Cabra al Vino Info
The 'Drunken Goat'
No, it's not a party in the pasture for those happy goats but another wonderful Spanish cheese for this month’s recipe and its just in time for this spring's freshening goat's milk.
We know you just can't wait!
It's spring and the goats are back on the grass with milk coming soon!
This month's cheese has a wonderful snow white paste which is very soft and supple with a few small gas holes distributed throughout. The rind has a beautiful purple color to it and the taste and aroma of the wine have migrated throughout the cheese.
A Bit of History
For centuries, wine and cheese have gone well together, so it was not surprising that the two would eventually come in one tasty package. This combo is not something new but a traditional bringing together of the milk and grape. It has probably been done for several hundred years.
n France, we see a similar cheese, called Tomme au Marc which is made with cow's milk from Savoie. This Tomme is aged for several months, covered in the skins and seeds (called marc in France) left over after pressing the wine.
In Italy, we find another similar cheese in the northeast called Ubriaco (the drunken cheese). This is a very different cheese based on a Montasio or Monte Veronese cheese but buried in the same skins and seeds (called vinnacia in Italy).
In Spain, our focus cheese is the result of soaking a very young goats milk cheese in a regional wine instead of the marc/vinnacia mentioned above.
More specifically, it is a regional cheese produced in southeast Spain around the region of Murcia. Its real name is Vino al Murcia but sometimes it is known as Cabra al Vino and without the wine bath it is simply called Cabra al Murcia.
A further variation is Cabra al Romero, meaning Goat Cheese with the rind covered in rosemary.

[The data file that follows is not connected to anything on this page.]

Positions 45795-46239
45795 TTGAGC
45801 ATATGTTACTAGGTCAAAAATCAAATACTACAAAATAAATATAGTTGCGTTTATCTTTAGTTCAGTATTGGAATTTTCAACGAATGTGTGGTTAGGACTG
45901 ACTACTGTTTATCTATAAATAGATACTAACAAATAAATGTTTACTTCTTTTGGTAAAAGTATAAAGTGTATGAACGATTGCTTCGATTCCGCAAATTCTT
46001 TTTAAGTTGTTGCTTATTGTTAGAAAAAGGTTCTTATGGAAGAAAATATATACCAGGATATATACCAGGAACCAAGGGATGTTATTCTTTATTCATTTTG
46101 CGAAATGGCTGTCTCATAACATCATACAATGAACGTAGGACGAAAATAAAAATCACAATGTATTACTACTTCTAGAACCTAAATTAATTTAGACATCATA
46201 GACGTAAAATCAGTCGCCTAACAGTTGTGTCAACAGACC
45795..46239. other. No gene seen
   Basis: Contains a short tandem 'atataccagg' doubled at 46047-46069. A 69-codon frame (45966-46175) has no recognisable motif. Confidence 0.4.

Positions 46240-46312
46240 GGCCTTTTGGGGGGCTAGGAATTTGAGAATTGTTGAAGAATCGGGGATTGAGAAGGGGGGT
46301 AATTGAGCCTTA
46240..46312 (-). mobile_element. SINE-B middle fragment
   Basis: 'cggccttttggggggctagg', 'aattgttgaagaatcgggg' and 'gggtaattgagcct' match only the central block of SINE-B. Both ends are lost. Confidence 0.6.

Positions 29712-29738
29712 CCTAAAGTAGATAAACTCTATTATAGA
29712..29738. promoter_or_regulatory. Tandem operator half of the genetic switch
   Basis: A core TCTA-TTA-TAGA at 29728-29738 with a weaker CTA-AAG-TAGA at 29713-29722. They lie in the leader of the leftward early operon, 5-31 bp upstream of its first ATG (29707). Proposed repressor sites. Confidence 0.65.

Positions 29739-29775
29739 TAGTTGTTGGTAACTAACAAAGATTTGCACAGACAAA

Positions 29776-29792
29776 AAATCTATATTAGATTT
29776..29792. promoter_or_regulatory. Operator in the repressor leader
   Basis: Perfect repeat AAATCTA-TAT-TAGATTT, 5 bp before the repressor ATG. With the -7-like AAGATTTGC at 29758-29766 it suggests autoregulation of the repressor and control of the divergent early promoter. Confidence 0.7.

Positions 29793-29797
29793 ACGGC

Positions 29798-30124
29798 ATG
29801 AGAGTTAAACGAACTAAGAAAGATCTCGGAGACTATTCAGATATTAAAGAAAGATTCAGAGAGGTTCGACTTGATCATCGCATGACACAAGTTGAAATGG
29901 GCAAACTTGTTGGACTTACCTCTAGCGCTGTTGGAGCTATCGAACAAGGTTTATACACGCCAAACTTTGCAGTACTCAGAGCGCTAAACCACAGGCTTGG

The cheese comes mostly from an area around the village of Jumilla, located in the province of Murcia. This area lies southeast of Madrid on the way to Caragena and the sea. The area is also known for its wonderful wines made from the Monastrell grape, so the coming of milk and grapes was not such a long stretch of the imagination.
Why Soak Cheese in Wine?
Well, other than the simple fact that it tastes really good, there are more functional reasons.
Once a cheese leaves the mold and is salted, it is a wonderful site for all kinds of molds, yeast and bacteria to settle onto and grow.
So what is a cheese maker to do? Other than waxing or sealing in plastic, one option to control surface growth would be to develop a natural rind by allowing the rind to dry down for a few days and then regular brushing or washing to eliminate them. It's a good plan but more work.
However, somewhere along the path of experience, folks realized that washing with salt or an acidic wash would inhibit the surface molds from growing.
The fact is that these yeast, molds, and bacteria are rather simple forms of life and as such only do well in a rather narrow range of conditions including temperature, salt, acid, moisture, etc.
Normally, a cheese enters the aging room with a moderate level of acid (pH ~ 5.2) and this is easily a good range for the yeast and molds to grow.
Wine, however, is much more acidic (pH 3.2-3.5) thus making it a much more difficult place for molds to grow. Also, the tannins and other components of the wine make the surface much less desirable for surface growth.